Yes. Currently, there are ACCS students studying on a part-time basis within the Institute in areas such as computing, information technology, business studies, languages, humanities, healthcare, nursing studies, hotel and catering, science and engineering. ACCS study can open up a whole new world for participants. The backgrounds and motivations of our part-time students are as varied as the programmes we offer. Some of our ACCS students have come to us to update their skills and knowledge in one specific and limited area related to their work, e.g. CAD or Renal Nursing. Others are aiming to achieve a Degree, but are doing it over an extended period of time. Still others are studying purely for recreational purposes, for instance to keep active in retirement or to keep informed and up to date regarding new developments & technologies.
Do ACCS students get some form of Certificate?
Yes. Each time a student successfully completes a module s/he receives a SUBJECT CERTIFICATE. If, over time, they go on to accumulate all the credits/modules required for a particular award, they will receive that award.
Are ACCS awards recognised nationally?
Yes. The ACCS scheme was established in October 1989. All approved programmes can be offered via the ACCS scheme.
How is ACCS Timetabled?
In general, ACCS student attend classes during the day and alongside the full-time students.
We are anxious to accommodate ACCS students as far as possible in the timetabling arrangements.
In particular, we try to accommodate groups who are all taking the same subjects/modules. We would especially endeavour to accommodate groups coming to us for up-skilling from a single employer or employment sector and to organise the timetabling to suit their working requirements. Any such requests should be directed to the relevant Head of School and/or Industrial Liaison Officer who will try to work out the details in advance of application/registration.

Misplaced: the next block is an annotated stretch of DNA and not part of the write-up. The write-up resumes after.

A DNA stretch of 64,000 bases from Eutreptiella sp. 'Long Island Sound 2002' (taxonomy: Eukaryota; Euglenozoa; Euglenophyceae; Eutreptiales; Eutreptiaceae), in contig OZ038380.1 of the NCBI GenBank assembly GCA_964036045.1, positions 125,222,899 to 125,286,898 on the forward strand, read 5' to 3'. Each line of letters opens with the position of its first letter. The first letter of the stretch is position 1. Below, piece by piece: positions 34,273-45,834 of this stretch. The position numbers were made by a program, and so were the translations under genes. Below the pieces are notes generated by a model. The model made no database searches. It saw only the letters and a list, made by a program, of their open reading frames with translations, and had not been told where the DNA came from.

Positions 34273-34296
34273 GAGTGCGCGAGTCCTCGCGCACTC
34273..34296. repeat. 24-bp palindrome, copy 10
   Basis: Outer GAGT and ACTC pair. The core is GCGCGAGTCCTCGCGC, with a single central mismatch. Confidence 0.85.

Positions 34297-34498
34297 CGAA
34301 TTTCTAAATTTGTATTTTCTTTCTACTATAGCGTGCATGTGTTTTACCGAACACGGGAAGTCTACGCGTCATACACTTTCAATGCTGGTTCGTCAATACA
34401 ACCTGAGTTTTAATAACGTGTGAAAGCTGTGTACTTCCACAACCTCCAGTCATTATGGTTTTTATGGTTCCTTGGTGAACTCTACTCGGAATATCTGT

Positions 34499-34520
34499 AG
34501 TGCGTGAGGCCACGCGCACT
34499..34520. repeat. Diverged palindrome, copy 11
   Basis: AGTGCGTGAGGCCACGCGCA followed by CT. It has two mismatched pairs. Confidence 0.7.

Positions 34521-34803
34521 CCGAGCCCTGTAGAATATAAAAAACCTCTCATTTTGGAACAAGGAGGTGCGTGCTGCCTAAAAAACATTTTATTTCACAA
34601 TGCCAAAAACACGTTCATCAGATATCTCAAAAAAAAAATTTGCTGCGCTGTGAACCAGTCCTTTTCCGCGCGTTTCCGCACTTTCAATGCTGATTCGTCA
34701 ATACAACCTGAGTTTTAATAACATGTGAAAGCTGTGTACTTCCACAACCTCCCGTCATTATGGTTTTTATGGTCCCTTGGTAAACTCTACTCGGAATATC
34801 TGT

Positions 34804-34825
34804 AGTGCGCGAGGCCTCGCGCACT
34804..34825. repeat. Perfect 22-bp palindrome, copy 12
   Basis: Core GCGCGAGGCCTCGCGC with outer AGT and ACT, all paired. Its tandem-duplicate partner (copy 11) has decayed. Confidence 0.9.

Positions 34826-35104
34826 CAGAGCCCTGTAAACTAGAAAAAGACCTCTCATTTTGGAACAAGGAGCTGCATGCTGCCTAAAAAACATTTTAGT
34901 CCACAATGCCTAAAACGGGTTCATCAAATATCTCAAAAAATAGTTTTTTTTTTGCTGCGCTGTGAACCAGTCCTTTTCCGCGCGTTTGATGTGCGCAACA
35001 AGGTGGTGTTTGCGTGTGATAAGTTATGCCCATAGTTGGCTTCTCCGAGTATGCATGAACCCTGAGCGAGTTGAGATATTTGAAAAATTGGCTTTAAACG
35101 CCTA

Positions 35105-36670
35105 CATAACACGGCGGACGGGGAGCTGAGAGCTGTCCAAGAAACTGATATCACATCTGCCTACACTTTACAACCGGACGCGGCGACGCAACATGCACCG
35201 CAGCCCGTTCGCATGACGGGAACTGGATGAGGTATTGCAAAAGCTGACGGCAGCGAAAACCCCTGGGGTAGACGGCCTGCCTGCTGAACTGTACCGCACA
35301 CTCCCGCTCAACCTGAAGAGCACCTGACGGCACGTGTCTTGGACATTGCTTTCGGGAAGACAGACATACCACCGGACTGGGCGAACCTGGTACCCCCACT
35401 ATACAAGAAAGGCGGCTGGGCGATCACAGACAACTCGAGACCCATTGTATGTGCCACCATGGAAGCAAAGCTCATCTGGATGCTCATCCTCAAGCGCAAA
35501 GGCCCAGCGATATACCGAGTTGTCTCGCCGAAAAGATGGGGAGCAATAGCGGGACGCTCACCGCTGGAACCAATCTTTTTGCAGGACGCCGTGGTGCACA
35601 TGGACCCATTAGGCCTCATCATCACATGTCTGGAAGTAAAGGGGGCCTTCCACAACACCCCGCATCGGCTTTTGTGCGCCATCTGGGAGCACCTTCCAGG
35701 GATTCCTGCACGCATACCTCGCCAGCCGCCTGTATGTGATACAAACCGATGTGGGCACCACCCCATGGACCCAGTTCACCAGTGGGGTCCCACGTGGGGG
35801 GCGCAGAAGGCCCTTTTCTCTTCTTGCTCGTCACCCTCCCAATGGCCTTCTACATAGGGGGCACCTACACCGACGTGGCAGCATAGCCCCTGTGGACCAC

Ultimately the timetable will be dictated by the most appropriate use of resources.
It is unlikely to be possible to adjust a timetable or schedule a class to suit just one individual part-time student.
What does it cost?
Application Fee. There is no application fee for ACCS students
Tuition and Registration The fees for full-time students are set annually by the Department of Education, usually in August. The scale of fee charged depends on the level and type of programme undertaken. ACCS students are charged on a pro-rata basis, with costs based on the total number of credits being taken.
A full year consists of 60 credits, therefore ACCS students pay one sixtieth of the full-time fee for each credit taken. If the ACCS modules chosen are worth 5 credits, they will pay 5 sixtieths of the full-time fee. If they are worth 10 credits, they will pay 10 sixtieths, and so on
The minimum Registration Fee for ACCS students is €100. Subject to this minimum, the Registration fee is also calculated on a per credit basis, with one sixtieth of the full-time registration fee being charged per credit taken
The Registry deals with all matters related to fee collection. All students are required to be in good standing with the Institute in relation to fees. Students who fail to pay fees due may not be entered for exams or may have their results withheld.
How to Apply for ACCS
  1. First, consult our web site or our prospectus and consider what programmes/modules you would like to study.
  2. Contact the relevant Head of Department and make an appointment to discuss your plans informally.
  3. Submit a formal application to the Registry at LYIT. Two forms are required:
    • the standard Direct Entry Application Form and
    • a more specific form in which the applicant indicates the particular selection of modules/subjects they wish to undertake. As all applicants may wish to enter different stages, this form must be tailored for applicant.
      Contact Rory McMorrow at (074 ) 9186125 or e-mail rory.mcmorrow@lyit.ie for the appropriate forms.
  4. Both of the above forms should be completed, accompanied by any supporting documentation, e.g. Employers References, Examination Results or Qualifications that are relevant to the programme applied for, etc. and returned to the Registry at LYIT by April 1st.
If neither full-time nor ACCS study modes suit your needs, you may be interested in considering our , which take place in the evenings.
Contact Peter Dobson, tel. (074) 918 6063, or e-mail peter.dobson@lyit.ie, for further information on evening programmes.